Goldman Sachs & Co. applauded Roger Farah’s ascent to chairman at Tiffany & Co., but noted the company still has plenty of work to do, particularly on its high-end offering, and downgraded its stock.
Lindsay Drucker Mann, equity analyst at the bank, reduced her rating on the stock to neutral from buy and cut her 12-month target price to $94 from $106.
Tiffany’s shares fell as much as 4.1 percent in morning trading and settled at $87.22, off 2.9 percent, by lunchtime on Wall Street.
Mann noted: “We remain constructive that new leadership and product initiatives set the stage for accelerating top-line growth over time. However, fresh weakness in Tiffany’s highest price point categories leaves us concerned that the turnaround timeline is pushed further out.”
Late Thursday, Tiffany tapped Ralph Lauren-vet Farah to lead its board, replacing Michael Kowalski, former chief executive officer, who will remain a director.
Mann noted: “Mr. Farah brings valuable experience from his time ushering the Ralph Lauren business through a successful expansion period. We believe that he understands both luxury and accessible luxury and that he has a global perspective that should serve Tiffany well. At the same time, Mr. Kowalski will remain a director, ensuring continuity that should benefit the board given his longstanding knowledge of Tiffany’s business operations.”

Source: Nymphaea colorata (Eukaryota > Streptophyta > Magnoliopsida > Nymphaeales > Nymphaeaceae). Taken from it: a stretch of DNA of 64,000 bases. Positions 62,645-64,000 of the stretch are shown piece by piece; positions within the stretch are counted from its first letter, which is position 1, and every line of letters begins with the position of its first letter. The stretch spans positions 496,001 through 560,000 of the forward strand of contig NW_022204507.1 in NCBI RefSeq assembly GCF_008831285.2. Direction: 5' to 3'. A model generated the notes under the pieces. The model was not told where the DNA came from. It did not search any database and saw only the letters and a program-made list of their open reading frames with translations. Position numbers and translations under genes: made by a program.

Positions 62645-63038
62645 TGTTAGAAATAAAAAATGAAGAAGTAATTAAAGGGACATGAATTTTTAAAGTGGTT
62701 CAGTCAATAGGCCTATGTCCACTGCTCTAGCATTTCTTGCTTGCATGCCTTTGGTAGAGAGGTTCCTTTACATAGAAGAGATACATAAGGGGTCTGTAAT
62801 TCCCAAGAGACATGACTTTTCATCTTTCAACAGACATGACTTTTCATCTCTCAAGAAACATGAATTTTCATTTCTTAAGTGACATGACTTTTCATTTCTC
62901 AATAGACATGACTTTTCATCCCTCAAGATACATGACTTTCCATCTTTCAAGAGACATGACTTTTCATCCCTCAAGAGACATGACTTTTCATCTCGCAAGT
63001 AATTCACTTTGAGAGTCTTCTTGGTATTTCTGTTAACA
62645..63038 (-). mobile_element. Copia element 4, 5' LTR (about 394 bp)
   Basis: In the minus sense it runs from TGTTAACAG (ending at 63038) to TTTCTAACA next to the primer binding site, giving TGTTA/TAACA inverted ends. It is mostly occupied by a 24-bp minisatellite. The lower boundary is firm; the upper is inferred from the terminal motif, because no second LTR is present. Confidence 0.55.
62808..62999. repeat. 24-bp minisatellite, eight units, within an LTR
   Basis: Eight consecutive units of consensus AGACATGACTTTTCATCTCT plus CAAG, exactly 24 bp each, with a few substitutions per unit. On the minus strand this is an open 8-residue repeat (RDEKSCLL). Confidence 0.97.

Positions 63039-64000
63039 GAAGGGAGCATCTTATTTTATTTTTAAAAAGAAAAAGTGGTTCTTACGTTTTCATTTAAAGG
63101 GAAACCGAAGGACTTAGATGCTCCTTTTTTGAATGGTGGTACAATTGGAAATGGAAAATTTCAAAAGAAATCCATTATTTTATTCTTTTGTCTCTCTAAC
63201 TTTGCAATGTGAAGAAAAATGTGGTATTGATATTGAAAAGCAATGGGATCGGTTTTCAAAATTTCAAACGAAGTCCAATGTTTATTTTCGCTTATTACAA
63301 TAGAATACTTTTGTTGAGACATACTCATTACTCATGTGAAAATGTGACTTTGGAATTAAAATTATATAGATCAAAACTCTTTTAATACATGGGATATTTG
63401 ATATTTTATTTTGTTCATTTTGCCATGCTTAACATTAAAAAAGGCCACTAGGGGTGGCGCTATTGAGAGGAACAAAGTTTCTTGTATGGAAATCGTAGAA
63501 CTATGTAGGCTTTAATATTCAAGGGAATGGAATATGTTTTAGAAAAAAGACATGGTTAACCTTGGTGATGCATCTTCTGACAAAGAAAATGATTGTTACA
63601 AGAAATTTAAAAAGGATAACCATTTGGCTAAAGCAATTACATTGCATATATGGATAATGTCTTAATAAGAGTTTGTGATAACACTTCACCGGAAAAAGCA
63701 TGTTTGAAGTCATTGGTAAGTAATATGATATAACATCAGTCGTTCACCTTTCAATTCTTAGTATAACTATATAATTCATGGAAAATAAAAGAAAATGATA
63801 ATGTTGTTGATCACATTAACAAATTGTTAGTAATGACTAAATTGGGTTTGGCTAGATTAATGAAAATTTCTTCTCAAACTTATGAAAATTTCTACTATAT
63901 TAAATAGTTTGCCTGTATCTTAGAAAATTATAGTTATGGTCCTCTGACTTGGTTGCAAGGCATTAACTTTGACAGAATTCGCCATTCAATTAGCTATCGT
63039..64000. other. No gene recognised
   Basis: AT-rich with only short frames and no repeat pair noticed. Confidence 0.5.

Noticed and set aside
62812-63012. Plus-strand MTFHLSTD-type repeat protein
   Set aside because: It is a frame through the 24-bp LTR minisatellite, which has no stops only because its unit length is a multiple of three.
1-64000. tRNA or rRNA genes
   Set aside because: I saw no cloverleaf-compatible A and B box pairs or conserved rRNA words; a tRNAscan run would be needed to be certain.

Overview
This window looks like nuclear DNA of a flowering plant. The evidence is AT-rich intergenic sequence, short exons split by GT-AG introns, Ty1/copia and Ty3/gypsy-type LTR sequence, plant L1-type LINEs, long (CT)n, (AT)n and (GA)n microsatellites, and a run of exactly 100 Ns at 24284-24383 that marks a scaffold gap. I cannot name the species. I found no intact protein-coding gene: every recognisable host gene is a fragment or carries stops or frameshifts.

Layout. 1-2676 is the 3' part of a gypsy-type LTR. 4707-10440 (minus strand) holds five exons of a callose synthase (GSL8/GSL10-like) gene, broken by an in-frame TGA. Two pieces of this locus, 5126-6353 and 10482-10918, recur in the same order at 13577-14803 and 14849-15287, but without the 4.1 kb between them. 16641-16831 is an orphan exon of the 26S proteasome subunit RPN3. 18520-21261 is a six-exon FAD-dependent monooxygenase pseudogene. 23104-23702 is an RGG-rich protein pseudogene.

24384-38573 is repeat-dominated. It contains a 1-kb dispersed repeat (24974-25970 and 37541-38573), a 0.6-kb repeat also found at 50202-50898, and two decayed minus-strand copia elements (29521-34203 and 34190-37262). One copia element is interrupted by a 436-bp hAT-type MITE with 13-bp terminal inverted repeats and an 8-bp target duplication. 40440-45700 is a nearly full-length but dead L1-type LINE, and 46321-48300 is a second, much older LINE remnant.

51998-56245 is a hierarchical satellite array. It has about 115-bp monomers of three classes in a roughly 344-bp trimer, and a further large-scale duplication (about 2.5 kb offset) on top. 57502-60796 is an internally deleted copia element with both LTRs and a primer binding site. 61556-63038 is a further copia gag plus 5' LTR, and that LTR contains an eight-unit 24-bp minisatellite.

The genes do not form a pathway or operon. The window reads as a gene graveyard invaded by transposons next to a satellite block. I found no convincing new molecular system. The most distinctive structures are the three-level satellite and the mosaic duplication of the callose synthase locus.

Activists Jana Partners and former Bulgari ceo Francesco Trapani, which owned 5.1 percent of the firm combined, have been agitating for change — and has gotten it.
Earlier this year, Frederic Cumenal was ousted as ceo and Francesca Amfitheatrof left as creative director. They were ultimately replaced by former Bulgari executive Alessandro Bogliolo as ceo and former Coach creative director Reed Krakoff on the creative side.
Goldman’s Mann said the new team needs to focus on Tiffany’s luxe business.
“We are concerned that remedying troubles at the high-end marks a bigger challenge for a global luxury brand than kickstarting the pace of business at the low-end, which had the benefit of leveraging a high-end product halo,” she said.
But for now, Goldman advises stepping back while the new team gets to work.
“While we are constructive on the opportunity leadership changes bring over the medium-term, it will likely take some time before they have a material impact on the business,” Mann said.
More from WWD: